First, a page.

Voices > Soul Food

Logos of language

How the rules of grammar reveal mysteries of God

Issue: "Paying with your life," April 4, 1998

If economics is the dismal science, grammar may be the abysmal science-the black pit of syntactical minutiae that has swallowed many a preadolescent. Breathes there a lad with soul so dead who never to his teacher said, "Why do we have to learn this stuff?" What do parts of speech and sentence structure have to do with finding a job or filling out a tax return or living life? Only this: The study of grammar reveals the operation of a most amazing gift.

To imagine life without grammar we need look no further than the fictional city of Lagado, visited by Dr. Gulliver on his Travels. At the celebrated Academy, certain learned professors have developed the theory that "in Reality all things imaginable are but Nouns."

Therefore, language can and should be simplified-this will make it more honest and save wear and tear on the lungs, so everyone will live longer. Some theorists have simplified discourse to the point where they don't talk at all: Since "words are only names for Things," the most learned men of Lagado carry about with them suitable objects of discourse, holding "conversations" by taking items out of sacks and showing them to each other. A side benefit of this system is that no schoolboy in Lagado will ever be asked to diagram a sentence. But neither will he be likely to experience an idea.

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If an animal "thinks" at all, it probably thinks in nouns, or concepts-its brain a warren of things, each connected to concrete experience. Hunger is an empty stomach; fear is a fang or claw. Such communicative abilities as it has are given for survival; any kind of speculative discourse is impossible. But to understand hunger when one doesn't feel it, or imagine fear when there is nothing to cause it, is to leap the great chasm between the beastly and the human; between God's work, and his image. How is this accomplished?

I could use some elegant words with precise meanings in this paragraph, but without the rules of syntax I would no more be understood than, he pedantic a catechizes in peal scribble cryptic. Follow me you? The rules that burden schoolchildren and occasionally pop up to slap us adults on the wrist ("Hey! You have a dangling participle here!"), tedious as they may seem, are what allow the language to function. If I make sense now it is because I adhere to standard English form: Subjects come before verbs; adjectives always precede the nouns they modify; every preposition must have an object. Even when the rules appear to be broken, an overriding principle allows for it.

Like bone structure, language structure is logical but not rigid. It provides the framework that we may then flesh out in words. The rules of grammar weave a net to catch our meaning: We can explain the steps for a computer program, describe a poignant memory, make a friend laugh, demolish a faulty argument or construct a sound one. As we use it, we find that language not only expresses our thought but shapes it; without it, we could hardly think at all. And grammar is the underlying logic of language, the logos that holds it together.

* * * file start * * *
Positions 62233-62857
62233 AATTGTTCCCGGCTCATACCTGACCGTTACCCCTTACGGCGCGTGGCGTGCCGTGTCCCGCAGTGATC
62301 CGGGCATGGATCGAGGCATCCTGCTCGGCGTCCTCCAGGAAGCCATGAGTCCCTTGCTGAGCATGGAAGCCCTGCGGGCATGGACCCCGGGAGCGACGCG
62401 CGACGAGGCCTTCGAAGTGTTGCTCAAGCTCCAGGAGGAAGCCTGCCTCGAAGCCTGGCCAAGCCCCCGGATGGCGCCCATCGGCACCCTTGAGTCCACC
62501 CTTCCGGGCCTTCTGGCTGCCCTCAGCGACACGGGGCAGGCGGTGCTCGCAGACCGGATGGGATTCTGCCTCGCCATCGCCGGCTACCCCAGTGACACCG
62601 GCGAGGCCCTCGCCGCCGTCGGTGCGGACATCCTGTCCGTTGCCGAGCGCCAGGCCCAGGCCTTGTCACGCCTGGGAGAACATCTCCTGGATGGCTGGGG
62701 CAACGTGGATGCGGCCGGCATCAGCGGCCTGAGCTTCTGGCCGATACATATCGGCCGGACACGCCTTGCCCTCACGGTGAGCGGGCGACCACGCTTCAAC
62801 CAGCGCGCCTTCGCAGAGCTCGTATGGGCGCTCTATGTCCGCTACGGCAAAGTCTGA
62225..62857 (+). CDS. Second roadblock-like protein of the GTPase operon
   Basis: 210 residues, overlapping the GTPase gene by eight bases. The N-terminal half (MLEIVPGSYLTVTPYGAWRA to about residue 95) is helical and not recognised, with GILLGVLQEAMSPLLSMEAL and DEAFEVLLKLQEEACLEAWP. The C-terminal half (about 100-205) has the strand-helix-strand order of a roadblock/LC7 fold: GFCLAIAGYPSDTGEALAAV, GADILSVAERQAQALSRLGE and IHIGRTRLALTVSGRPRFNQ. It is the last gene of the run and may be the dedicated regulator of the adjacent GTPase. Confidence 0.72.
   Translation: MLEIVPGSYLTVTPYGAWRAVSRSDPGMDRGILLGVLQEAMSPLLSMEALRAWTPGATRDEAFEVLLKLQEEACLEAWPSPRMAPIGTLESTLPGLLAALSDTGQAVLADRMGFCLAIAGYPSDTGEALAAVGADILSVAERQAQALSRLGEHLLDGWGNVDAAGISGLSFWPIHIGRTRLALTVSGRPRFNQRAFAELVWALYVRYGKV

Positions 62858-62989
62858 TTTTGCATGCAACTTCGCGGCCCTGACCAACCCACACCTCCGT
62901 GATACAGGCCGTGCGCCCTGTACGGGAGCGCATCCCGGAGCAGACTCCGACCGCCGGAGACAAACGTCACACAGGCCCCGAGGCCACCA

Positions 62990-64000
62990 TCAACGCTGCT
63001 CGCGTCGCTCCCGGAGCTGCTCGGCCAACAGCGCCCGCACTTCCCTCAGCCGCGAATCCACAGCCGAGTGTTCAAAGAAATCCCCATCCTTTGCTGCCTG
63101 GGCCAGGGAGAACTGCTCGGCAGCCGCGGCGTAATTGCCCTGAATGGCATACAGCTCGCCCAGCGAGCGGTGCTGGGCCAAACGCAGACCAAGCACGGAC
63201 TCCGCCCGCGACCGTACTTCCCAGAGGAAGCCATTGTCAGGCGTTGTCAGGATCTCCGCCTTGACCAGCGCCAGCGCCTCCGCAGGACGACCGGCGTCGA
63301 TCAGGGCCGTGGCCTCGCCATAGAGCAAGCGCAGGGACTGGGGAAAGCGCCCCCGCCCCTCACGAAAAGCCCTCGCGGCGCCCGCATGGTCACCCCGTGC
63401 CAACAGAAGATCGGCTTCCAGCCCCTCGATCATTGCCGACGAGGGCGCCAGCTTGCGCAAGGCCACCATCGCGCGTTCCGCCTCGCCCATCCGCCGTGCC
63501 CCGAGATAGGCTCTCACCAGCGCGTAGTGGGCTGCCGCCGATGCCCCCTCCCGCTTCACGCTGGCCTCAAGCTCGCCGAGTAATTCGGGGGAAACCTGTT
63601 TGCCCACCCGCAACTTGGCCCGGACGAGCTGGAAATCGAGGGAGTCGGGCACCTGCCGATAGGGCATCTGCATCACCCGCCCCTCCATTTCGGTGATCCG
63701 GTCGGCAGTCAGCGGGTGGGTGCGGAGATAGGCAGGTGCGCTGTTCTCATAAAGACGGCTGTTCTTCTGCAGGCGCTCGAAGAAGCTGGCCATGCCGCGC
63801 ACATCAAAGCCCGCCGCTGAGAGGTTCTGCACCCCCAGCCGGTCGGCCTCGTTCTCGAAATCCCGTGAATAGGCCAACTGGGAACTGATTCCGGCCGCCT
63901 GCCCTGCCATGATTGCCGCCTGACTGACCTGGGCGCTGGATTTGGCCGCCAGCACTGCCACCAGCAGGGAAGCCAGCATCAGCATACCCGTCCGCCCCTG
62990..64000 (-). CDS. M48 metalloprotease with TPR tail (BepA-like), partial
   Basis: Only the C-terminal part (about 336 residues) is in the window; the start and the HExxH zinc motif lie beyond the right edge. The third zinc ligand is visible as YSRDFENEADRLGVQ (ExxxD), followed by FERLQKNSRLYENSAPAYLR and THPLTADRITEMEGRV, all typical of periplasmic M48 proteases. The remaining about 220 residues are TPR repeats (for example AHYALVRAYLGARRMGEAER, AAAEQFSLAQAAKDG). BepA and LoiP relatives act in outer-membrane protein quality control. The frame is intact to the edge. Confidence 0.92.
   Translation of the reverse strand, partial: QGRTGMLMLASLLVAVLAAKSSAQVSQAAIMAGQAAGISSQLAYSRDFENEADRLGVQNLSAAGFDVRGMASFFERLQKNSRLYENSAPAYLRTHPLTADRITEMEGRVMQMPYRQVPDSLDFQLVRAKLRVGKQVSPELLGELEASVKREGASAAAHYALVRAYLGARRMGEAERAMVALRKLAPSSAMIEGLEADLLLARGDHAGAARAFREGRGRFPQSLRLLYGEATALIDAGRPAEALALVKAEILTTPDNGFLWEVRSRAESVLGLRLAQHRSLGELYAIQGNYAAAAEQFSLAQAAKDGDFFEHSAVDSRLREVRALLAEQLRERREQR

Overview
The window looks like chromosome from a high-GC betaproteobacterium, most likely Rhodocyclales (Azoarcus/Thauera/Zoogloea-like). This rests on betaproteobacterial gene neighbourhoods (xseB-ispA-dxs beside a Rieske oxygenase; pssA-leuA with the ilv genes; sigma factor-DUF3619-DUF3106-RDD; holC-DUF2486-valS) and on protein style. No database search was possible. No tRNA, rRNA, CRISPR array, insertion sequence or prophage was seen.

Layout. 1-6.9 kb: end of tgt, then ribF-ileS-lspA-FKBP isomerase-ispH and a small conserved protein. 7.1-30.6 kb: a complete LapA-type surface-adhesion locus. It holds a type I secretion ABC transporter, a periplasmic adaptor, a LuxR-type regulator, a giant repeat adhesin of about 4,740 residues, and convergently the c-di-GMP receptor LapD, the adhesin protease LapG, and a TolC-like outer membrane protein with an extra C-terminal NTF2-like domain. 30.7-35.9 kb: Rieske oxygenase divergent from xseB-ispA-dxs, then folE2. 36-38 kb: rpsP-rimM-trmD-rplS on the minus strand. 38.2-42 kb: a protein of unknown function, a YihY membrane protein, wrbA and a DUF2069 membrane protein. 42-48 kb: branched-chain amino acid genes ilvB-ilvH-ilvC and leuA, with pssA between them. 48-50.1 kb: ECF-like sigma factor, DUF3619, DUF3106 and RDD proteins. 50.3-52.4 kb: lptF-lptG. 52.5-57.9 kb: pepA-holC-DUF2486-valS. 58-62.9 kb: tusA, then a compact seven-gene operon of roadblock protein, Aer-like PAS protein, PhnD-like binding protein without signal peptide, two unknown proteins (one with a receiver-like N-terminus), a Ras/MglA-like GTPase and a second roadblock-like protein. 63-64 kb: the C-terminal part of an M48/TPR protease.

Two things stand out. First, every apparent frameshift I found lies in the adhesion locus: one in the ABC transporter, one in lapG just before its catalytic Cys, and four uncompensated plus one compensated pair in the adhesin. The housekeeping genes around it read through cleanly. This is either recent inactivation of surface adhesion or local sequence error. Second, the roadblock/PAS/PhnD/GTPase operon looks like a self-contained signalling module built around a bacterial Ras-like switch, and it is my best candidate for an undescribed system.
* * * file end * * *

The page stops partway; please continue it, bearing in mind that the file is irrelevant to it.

This is wonderful enough to ponder, but even more wonderful is how we learn it. A five-year-old can express abstract thoughts in complete sentences so complex most of us would have trouble diagramming them. But even so, we do understand, because the child is (unknowingly) following the rules. What is very difficult for a machine (as anyone knows who has run a document through a computer translator or grammar check) is literally child's play for us. We pass on the patterns of language so effortlessly it seems miraculous.

Not miraculous, in the dictionary meaning of that word. But it is a gift. Our heavenly father has scored our minds to perceive the logic of language patterns because he wills more for his people than that we merely survive in a noun-based world. He speaks to us. He has bread for our minds and hearts. This is what, for me, turns a seemingly pointless exercise into a jolt of discovery. Every correctly diagrammed sentence uncovers a bit more of the astonishing gift of language that elevates us to a place a little lower than the angels, and all to the praise of his glory.

The next time your sixth-grader complains about grammar exercises, tell him that!

Janie B. Cheaney
Janie B. Cheaney

Janie lives in Missouri, is a columnist for WORLD, writes novels for young adults, and is the author of the Wordsmith creative writing series. She also reviews books at RedeemedReader.com. Follow Janie on Twitter @jbcheaney.

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